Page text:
Canadian tax law provides for taxpayers to self direct their tax sheltered savings. Above, we provide links to the forms to be filled out and the procedures that need to be followed to create your own, or transfer existing self directed, tax sheltered accounts. The last link provides information on how to invest outside your tax sheltered accounts, to ensure that your funds are held under the appropriate Trust conditions until all Minimum requirements are met.
The TFSA and RRSP forms are designed to be filled out on screen as you go through them. There are completed, sample forms for you to reference, so you don't have to worry about making an error. Send the forms to firstname.lastname@example.org upon completion, and our staff will review each form prior to them being forwarded to Western Pacific Trust Company (WPTC), the custodian of the sheltered accounts. WPTC is the company that provides Trust services to Solara Members, furnishing everything necessary for the creation of a Self Directed RRSP or TFSA account.
A Registered Retirement Savings Plan (RRSP) is a type of Canadian tax account for holding savings and investment assets. RRSPs have various tax advantages compared to investing outside of tax sheltered accounts. They were introduced in 1957 to promote savings for retirement.
They must comply with a variety of restrictions stipulated in the Canadian Income Tax Act. Approved assets include savings accounts, guaranteed investment certificates (GICs), bonds, mortgage loans, mutual funds, income trusts, corporate shares (foreign and domestic, public and private), royalty units and foreign currency. Rules determine the maximum contributions, the timing of contributions, the assets allowed, and the eventual conversion to a Registered Retirement Income Fund (RRIF) at age 71.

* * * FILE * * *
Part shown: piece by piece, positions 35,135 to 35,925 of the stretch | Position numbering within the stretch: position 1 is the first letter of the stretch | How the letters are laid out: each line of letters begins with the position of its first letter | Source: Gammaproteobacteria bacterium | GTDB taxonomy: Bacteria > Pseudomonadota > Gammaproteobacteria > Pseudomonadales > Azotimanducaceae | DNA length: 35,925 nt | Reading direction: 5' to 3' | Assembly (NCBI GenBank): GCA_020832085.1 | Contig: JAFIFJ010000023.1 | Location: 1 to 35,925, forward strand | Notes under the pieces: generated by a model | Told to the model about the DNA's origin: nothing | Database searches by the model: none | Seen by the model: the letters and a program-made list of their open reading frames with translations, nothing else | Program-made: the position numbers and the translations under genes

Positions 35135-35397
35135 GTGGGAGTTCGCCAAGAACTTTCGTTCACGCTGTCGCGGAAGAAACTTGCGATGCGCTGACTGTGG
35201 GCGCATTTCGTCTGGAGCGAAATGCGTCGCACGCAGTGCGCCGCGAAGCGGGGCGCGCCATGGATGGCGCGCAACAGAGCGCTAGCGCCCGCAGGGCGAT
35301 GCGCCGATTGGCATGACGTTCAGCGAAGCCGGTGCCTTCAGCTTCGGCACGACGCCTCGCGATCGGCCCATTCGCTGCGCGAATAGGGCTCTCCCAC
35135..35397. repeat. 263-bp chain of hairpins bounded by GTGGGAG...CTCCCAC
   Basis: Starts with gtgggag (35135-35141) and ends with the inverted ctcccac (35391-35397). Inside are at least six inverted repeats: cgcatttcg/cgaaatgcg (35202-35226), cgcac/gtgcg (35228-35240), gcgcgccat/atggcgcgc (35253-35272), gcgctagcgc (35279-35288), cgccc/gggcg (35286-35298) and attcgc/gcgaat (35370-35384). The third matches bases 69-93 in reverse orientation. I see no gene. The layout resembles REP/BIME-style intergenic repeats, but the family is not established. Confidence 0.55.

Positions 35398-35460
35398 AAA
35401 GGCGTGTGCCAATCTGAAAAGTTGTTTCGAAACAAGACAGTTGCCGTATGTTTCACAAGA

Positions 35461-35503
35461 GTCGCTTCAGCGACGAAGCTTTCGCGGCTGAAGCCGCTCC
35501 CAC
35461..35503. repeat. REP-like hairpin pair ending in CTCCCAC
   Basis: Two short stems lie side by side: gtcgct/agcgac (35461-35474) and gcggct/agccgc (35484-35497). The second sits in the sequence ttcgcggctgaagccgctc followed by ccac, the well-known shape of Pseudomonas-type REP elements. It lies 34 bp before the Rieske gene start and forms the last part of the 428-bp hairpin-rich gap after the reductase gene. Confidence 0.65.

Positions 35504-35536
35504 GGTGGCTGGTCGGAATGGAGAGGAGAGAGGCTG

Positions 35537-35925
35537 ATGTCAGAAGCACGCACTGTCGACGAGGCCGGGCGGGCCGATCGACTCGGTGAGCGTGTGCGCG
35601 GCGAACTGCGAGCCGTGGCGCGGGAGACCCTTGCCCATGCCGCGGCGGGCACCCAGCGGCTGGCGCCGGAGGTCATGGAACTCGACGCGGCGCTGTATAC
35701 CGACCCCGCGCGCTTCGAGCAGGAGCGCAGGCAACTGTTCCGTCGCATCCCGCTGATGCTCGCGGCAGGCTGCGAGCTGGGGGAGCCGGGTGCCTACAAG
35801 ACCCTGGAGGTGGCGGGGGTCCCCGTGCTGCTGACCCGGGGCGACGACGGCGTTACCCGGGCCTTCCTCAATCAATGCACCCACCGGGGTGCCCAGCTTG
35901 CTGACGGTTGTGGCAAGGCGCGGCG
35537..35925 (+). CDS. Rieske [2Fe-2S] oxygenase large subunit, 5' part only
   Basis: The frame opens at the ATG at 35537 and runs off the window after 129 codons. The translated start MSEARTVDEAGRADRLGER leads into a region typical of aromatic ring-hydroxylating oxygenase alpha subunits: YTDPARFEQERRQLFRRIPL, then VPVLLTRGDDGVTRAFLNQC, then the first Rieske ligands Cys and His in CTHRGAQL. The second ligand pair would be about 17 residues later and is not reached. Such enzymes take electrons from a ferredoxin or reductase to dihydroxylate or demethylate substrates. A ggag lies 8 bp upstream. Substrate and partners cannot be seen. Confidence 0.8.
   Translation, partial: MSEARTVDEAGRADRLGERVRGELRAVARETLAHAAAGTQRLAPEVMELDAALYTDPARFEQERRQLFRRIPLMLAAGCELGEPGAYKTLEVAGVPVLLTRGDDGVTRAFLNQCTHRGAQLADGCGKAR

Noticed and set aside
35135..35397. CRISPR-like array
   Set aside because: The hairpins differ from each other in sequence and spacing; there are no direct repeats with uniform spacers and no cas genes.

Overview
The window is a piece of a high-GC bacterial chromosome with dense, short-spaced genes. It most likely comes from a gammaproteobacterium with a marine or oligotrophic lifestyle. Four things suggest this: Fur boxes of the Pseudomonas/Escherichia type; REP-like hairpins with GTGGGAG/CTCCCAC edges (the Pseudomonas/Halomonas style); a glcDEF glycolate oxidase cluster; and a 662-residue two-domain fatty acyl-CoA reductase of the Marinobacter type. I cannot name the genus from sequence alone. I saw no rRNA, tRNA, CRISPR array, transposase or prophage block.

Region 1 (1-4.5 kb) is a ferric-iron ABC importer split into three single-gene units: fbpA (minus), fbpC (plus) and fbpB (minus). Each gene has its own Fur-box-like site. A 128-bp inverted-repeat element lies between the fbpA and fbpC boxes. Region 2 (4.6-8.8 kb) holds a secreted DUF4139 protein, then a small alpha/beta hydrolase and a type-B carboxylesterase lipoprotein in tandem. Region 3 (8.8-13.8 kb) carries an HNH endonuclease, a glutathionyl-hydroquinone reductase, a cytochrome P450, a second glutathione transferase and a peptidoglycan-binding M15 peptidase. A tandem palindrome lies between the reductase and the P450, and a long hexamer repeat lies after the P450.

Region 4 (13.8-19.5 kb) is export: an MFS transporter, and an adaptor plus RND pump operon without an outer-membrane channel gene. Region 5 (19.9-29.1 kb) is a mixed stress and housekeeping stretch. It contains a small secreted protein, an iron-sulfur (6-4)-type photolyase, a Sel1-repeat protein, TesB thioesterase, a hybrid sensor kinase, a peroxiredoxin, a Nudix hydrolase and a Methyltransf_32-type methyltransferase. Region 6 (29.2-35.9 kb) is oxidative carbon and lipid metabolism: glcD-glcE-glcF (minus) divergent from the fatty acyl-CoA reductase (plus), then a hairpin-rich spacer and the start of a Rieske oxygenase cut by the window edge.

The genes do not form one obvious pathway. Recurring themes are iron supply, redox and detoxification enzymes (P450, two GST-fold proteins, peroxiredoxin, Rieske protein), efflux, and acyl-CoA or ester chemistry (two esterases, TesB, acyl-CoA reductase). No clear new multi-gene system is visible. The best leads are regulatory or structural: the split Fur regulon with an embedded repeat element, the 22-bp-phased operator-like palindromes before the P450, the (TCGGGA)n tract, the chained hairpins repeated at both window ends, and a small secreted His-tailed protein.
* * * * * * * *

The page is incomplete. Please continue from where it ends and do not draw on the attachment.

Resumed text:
The Tax-Free Savings Account (TFSA) is an account that provides tax benefits for saving in Canada. Investment income, including capital gains and dividends, earned in a TFSA is not taxed, even when withdrawn. Contributions to a TFSA are not deductible for income tax purposes, unlike contributions to Registered Retirement Savings Plans (RRSPs). The TFSA was introduced in 2009 by the Government of the day, in the hopes of stimulating investment in the technology industry in Canada.
A TFSA can hold any investments that are RRSP-eligible, including publicly traded shares on designated exchanges, eligible shares of private corporations, certain debt obligations, installment receipts, money denominated in any currency, trust interests including mutual funds and real estate investment trusts, annuity contracts, warrants, rights and options, registered investments, royalty units, partnership units, and depository receipts. Despite the name, a TFSA does not necessarily need to be a cash savings account. Like RRSPs, a TFSA may contain cash and/or other investments.